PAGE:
Here are some questions I’m thinking about …
1) US Policy: This is probably the biggest downside risk for the US economy in 2013. I assume some sort of fiscal agreement will be reached soon, but how much austerity will be included? What will happen with the Alternative Minimum Tax (AMT)? What about emergency unemployment benefits? What about extending the mortgage relief for debt forgiveness (important for short sales)?
And what about other policy in 2013 such as the “default ceiling” (aka debt ceiling)? In 2011, the threat of a US government default slowed the economy to almost a standstill for a month. Right now the White House is taking the Ronald Reagan approach (when the Democrats pulled a similar reckless stunt) and they are saying President Obama will only sign a clean debt ceiling bill. Good. Hopefully default is off the table, but you never know.
2) Economic growth: Heading into 2013 there are still significant downside risks from the European financial crisis and from U.S. fiscal policy. Will the U.S. economy grow in 2013? Or will there be another recession?
3) Employment: How many payroll jobs will be added in 2013? Will we finally see some pickup over the approximately 2 million private sector job creation rate of 2011 and 2012?
4) Unemployment Rate: The unemployment rate is still elevated at 7.7% in November. For the last two years I’ve been too pessimistic on the unemployment rate because I was expecting some minor bounce back in the participation rate. Instead the participation rate continued to decline. Maybe 2013 will be the year the participation rate increases a little, or at least stabilizes. Economists at the SF Fed wrote about this last week: Will the Jobless Rate Drop Take a Break?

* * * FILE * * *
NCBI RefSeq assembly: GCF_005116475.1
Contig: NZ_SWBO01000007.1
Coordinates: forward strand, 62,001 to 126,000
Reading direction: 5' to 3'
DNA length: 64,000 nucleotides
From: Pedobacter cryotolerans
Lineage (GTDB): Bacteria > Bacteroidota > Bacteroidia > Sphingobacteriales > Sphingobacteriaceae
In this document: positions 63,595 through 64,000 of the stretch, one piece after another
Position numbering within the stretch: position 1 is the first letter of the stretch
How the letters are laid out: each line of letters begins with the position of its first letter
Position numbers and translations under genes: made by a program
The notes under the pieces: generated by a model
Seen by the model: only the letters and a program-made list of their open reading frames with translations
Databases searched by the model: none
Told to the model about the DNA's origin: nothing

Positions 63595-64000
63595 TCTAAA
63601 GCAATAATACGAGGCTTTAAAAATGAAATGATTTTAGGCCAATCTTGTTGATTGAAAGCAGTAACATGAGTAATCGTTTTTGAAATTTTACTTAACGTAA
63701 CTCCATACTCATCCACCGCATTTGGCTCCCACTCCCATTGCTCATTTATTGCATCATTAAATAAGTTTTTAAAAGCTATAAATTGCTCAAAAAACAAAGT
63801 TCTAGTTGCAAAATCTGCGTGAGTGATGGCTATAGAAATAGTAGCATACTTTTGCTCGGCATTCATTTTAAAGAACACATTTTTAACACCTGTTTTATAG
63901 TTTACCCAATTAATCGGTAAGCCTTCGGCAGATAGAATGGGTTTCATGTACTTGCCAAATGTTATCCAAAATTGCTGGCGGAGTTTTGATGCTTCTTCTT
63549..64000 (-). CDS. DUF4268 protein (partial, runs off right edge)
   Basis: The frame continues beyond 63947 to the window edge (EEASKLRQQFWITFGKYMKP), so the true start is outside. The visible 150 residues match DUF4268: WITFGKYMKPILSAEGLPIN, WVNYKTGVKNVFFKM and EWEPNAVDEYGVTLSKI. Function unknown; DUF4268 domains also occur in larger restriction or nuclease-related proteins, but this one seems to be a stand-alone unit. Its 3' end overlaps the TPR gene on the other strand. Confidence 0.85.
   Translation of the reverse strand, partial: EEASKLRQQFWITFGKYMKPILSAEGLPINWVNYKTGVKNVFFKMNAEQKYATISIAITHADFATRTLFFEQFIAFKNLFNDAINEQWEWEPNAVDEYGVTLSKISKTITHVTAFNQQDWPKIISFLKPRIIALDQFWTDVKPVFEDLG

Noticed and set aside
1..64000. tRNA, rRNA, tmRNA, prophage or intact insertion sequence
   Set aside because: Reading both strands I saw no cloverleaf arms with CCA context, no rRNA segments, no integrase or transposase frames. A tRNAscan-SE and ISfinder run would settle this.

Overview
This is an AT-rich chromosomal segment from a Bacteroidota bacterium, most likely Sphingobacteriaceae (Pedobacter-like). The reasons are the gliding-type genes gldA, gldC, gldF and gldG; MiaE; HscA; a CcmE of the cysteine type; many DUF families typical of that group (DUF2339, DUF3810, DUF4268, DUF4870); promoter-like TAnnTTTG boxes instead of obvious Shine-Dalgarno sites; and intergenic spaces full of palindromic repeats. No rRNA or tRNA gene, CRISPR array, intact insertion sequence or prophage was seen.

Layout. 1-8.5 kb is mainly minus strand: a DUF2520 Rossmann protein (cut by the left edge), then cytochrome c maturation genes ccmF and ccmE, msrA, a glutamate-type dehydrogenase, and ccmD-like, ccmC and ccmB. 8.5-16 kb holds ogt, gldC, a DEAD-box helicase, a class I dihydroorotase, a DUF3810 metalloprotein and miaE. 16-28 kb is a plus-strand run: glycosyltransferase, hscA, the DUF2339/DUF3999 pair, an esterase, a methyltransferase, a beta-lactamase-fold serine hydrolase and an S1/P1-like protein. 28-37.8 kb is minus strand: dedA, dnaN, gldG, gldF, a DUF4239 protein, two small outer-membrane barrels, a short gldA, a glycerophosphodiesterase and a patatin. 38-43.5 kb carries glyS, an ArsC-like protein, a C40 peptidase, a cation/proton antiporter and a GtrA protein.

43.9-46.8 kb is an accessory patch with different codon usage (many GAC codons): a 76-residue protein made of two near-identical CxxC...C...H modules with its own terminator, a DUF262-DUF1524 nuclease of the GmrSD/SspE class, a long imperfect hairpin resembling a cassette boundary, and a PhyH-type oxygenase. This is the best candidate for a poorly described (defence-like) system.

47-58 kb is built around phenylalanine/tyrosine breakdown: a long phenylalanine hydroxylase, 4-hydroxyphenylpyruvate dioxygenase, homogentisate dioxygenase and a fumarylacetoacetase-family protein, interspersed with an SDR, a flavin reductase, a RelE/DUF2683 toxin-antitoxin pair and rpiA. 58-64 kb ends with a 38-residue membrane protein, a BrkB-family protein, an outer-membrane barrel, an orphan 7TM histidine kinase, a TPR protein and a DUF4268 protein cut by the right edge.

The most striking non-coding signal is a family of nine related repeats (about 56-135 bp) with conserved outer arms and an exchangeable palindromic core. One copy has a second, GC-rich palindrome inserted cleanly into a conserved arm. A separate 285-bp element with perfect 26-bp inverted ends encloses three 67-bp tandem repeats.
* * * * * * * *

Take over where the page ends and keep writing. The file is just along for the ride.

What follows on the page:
The recent recession was unusual in its depth and its duration. labour market conditions have remained difficult for a long time. As a result, large numbers of discouraged workers have stopped looking for jobs. A big unknown is whether these workers will stay out of the labour force permanently or enter as the economy recovers. If these workers join the labour force, increasing participation could have a major impact on the unemployment rate in the coming years.
What will the unemployment rate be in December 2013?
5) Inflation: The Fed has made it clear they will tolerate a little more inflation, but currently the inflation rate is running below the Fed’s 2% target. Will the inflation rate rise or fall in 2012?
6) Monetary Policy: Currently the Fed is planning to buy $85 billion in Treasury and agency mortgage-backed securities per month as part of the open-ended QE3. Will the Fed continue all year at this pace? Or will the Fed increase their purchase rate? Or will the Fed decrease their purchase rate, stop these purchases, or even sell some securities?
7) House Prices: It now appears house prices, as measured by the national repeat sales indexes, bottomed in early 2012? What will happen with house prices in 2013?
8) Housing Inventory: Over the last few years, we’ve seen a dramatic plunge in existing home inventory. Will inventory bottom in 2013?
9) Residential Investment: Residential Investment (RI) picked up in 2012, with new home sales and housing starts increasing 20% or so. Note: RI is mostly investment in new single family structures, multifamily structures, home improvement and commissions on existing home sales. This still leaves RI at a historical low level. How much will RI increase in 2012?
10) Europe and the Euro: What will happen in Europe in 2013? Will a country leave the euro this coming year, will the euro-zone implode, or will 2013 be the bottom for the euro-zone economies?
I’m sure there are other key questions, but these are the ones I’m thinking about now.
Business Insider Emails & Alerts
Site highlights each day to your inbox.